Element 68Element 45Element 44Element 63Element 64Element 43Element 41Element 46Element 47Element 69Element 76Element 62Element 61Element 81Element 82Element 50Element 52Element 79Element 79Element 7Element 8Element 73Element 74Element 17Element 16Element 75Element 13Element 12Element 14Element 15Element 31Element 32Element 59Element 58Element 71Element 70Element 88Element 88Element 56Element 57Element 54Element 55Element 18Element 20Element 23Element 65Element 21Element 22iconsiconsElement 83iconsiconsiconsiconsiconsiconsiconsiconsiconsiconsiconsiconsiconsiconsiconsiconsiconsiconsiconsiconsiconsiconsiconsiconsiconsElement 84iconsiconsElement 36Element 35Element 1Element 27Element 28Element 30Element 29Element 24Element 25Element 2Element 1Element 66
Study Published: How Do Young People Inform Themselves?

Study Published: How Do Young People Inform Themselves?

Four very different types of news use by young people have been revealed in a recent study by the HBI, which provides new insights for media companies and media education.
The study "#UseTheNews - News Usage and News Literacy in the Digital Age" found out that there are great differences in news interest and usage behaviour within the group of "young people". For the first time, a study breaks down in such a precise and differentiated way how young people within the age groups of teenagers (14-17 years) and young adults (18-24 years) deal with news. #UseTheNews was initiated by the dpa and the Hamburg Ministry for Culture and Media, and was conducted by the Leibniz Institute for Media Research. The findings were presented and discussed at Mediendialog Hamburg on 28 April 2021.
You can download the study here (in German)
It becomes clear that it makes little sense to paint all young people with the same brush. Even if many of them use social media frequently, this does not automatically mean that they are not interested in news. Because some also read a daily newspaper or use news websites. Some are very interested in information about private areas of interest; others want news about the world or climate protection. Depending on the combination of news interest, the duration of the use of related offers and the relevance that journalistic offers have for young people, four different types of news can be distinguished within an age and education group.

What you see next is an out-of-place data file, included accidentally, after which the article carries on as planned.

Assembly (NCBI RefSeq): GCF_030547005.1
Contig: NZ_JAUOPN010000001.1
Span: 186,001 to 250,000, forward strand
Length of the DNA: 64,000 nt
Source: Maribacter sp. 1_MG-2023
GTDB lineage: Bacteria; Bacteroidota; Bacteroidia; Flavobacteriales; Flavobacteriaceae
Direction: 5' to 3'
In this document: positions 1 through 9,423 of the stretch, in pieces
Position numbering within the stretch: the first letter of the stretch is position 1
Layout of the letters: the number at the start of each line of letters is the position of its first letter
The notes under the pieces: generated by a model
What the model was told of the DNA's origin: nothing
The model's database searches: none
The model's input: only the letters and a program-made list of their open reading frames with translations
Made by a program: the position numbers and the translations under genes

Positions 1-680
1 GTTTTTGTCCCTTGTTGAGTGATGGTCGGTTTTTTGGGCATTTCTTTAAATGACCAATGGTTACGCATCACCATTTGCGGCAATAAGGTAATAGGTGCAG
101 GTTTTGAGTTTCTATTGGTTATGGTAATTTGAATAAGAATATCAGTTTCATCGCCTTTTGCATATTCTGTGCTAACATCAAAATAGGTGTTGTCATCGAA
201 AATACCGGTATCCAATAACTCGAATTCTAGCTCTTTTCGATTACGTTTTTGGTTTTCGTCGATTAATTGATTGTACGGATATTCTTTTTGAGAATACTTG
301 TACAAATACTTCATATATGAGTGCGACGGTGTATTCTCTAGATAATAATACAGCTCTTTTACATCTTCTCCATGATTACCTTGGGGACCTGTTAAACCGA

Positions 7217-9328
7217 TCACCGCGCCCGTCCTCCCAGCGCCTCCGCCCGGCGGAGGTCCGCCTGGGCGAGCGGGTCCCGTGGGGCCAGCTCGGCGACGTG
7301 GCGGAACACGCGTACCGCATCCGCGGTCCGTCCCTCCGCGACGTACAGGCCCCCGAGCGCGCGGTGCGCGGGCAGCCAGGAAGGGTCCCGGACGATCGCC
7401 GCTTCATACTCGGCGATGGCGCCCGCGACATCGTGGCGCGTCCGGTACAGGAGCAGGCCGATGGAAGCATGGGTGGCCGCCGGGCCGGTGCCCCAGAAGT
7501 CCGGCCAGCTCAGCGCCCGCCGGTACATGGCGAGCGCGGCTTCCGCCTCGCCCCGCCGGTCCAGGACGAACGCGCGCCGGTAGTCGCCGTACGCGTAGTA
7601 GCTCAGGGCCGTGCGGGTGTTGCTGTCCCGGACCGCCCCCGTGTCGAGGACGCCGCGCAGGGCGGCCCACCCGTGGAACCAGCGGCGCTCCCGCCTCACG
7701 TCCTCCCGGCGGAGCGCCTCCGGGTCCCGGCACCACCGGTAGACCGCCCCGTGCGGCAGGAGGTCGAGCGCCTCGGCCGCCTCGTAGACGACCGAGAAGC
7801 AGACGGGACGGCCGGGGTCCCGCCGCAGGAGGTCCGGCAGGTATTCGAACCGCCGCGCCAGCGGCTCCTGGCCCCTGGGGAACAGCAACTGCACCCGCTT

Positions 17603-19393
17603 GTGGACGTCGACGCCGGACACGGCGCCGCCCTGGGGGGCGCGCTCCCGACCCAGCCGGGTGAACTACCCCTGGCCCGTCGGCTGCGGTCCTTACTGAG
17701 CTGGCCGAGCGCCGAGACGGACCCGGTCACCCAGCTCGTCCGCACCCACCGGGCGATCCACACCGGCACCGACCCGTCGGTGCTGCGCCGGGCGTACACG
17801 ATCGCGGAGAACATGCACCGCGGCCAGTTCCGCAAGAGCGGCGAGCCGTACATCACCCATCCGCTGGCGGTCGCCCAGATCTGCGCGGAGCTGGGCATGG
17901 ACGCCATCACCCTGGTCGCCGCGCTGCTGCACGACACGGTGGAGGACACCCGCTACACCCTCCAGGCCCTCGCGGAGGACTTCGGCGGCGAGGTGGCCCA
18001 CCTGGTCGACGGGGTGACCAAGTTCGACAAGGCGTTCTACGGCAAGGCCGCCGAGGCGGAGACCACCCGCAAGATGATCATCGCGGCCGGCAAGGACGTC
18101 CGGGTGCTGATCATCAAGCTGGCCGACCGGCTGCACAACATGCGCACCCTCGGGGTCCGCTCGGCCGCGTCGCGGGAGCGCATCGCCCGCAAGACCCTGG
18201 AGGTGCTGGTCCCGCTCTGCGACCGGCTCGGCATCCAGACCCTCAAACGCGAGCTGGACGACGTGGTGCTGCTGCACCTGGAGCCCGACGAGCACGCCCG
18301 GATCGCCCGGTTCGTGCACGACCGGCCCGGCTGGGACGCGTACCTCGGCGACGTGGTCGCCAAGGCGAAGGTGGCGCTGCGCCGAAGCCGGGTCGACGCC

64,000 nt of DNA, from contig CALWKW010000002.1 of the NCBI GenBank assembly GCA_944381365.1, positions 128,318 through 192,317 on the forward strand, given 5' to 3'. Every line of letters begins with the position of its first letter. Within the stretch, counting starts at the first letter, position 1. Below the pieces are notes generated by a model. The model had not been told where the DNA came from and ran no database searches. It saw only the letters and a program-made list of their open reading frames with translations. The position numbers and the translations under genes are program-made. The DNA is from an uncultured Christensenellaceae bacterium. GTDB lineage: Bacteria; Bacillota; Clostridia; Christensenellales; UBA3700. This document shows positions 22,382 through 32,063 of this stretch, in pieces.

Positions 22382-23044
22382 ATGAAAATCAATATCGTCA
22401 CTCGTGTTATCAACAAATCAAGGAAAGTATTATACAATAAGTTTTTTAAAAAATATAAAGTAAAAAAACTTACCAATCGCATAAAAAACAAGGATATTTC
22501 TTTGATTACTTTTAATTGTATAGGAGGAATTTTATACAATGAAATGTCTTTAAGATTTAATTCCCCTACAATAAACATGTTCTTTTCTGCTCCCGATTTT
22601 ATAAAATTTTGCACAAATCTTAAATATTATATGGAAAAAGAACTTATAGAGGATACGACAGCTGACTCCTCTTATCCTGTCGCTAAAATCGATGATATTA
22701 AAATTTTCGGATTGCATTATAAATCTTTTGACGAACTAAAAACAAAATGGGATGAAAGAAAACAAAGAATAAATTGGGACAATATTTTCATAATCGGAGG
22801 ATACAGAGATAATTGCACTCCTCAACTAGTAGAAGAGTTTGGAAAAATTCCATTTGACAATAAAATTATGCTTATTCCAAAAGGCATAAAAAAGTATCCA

Four Types of News Users among Young People
The study describes four types of news use among adolescents (14-17 years) and young adults (18-24 years): the (1) journalistically information-oriented, the (2) less information-oriented, the (3) comprehensive information-oriented and the (4) non-journalistically information-oriented. These types differ in terms of interest, use, attributed relevance for opinion forming and being informed.
  1. The journalistically information-oriented have a high interest in news and are well informed. They use journalistic sources and attribute great relevance to them for forming their opinions. Non-journalistic sources have a low relevance for them.
  2. Less information-oriented people have a low interest in news and are not well informed. They do not use journalistic sources and use non-journalistic sources only to a small extent.
  3. Extensively information-oriented people have a high news interest and are well informed. They make extensive use of both journalistic and non-journalistic sources and attach great relevance to both in forming their opinions.
  4. Non-journalistically information-oriented people have a medium news interest and are not well informed. They do not use journalistic sources, but attribute high relevance to non-journalistic sources.

Reference to Their Own Life is Missing